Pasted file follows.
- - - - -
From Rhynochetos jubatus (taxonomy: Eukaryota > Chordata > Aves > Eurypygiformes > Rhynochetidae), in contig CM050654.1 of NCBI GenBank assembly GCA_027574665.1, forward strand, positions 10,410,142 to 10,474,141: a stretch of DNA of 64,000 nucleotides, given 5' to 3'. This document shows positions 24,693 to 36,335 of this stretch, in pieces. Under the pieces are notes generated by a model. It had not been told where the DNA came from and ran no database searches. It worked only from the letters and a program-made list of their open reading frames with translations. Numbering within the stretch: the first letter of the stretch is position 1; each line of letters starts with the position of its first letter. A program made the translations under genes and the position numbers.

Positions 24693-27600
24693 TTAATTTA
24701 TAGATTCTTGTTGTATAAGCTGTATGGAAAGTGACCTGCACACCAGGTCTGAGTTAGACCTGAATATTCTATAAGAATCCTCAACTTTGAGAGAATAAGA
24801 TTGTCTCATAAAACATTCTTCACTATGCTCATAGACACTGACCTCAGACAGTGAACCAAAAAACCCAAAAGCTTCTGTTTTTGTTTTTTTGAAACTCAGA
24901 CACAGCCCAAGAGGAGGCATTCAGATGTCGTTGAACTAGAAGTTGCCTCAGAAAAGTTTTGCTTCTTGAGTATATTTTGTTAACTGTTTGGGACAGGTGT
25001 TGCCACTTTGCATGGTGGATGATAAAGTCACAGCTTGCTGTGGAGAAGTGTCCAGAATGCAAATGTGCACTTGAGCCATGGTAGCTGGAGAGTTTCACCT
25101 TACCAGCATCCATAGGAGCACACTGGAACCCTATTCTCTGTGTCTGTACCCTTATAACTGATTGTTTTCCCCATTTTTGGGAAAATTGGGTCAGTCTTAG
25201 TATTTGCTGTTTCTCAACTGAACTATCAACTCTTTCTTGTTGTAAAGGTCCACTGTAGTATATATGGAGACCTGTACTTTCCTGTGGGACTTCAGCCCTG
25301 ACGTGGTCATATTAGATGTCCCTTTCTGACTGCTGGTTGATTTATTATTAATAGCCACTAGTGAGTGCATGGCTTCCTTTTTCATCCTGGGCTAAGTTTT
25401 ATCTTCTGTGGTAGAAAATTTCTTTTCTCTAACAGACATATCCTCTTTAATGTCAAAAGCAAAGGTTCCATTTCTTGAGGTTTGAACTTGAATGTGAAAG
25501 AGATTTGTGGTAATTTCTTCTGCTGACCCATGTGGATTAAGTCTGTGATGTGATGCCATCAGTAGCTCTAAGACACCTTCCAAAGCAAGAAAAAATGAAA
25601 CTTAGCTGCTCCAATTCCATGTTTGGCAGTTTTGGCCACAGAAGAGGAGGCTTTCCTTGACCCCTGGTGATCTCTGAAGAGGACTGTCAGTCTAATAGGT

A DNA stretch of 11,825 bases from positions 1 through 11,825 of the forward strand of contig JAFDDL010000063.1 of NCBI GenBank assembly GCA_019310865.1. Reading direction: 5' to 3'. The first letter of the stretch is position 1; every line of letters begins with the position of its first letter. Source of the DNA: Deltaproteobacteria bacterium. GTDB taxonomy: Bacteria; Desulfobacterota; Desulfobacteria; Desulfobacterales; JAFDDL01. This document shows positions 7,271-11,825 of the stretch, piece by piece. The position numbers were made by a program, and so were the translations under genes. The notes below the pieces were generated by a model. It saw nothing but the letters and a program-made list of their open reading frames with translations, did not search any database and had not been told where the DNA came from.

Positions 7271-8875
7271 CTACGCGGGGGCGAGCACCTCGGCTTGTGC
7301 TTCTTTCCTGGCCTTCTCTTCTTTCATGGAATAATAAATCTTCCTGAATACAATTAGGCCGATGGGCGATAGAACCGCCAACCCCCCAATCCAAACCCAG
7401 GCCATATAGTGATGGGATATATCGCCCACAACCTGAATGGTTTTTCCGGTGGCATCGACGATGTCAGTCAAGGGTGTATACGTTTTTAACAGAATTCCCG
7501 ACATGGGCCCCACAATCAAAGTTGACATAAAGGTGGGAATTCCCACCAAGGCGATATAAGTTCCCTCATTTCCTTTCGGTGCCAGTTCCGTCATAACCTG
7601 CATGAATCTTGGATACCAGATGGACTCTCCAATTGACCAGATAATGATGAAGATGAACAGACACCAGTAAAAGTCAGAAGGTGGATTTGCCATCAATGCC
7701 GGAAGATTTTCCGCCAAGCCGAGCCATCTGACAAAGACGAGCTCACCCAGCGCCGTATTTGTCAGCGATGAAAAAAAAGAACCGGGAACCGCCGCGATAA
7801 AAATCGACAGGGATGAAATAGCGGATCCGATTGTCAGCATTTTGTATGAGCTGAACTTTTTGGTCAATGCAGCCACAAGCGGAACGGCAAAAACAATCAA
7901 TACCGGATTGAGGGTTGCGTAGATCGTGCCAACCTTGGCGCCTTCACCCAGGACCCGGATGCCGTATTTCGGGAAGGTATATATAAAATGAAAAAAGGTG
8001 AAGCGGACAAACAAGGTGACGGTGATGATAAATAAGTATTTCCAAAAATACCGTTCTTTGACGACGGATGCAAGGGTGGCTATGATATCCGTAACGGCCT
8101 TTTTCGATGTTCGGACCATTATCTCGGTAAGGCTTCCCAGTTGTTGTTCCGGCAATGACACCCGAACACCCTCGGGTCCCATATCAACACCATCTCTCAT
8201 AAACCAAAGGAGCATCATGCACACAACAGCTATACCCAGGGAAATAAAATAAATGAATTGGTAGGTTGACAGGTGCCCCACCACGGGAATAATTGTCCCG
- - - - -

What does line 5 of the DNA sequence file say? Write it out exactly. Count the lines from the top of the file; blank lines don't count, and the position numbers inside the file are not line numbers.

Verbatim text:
24801 TTGTCTCATAAAACATTCTTCACTATGCTCATAGACACTGACCTCAGACAGTGAACCAAAAAACCCAAAAGCTTCTGTTTTTGTTTTTTTGAAACTCAGA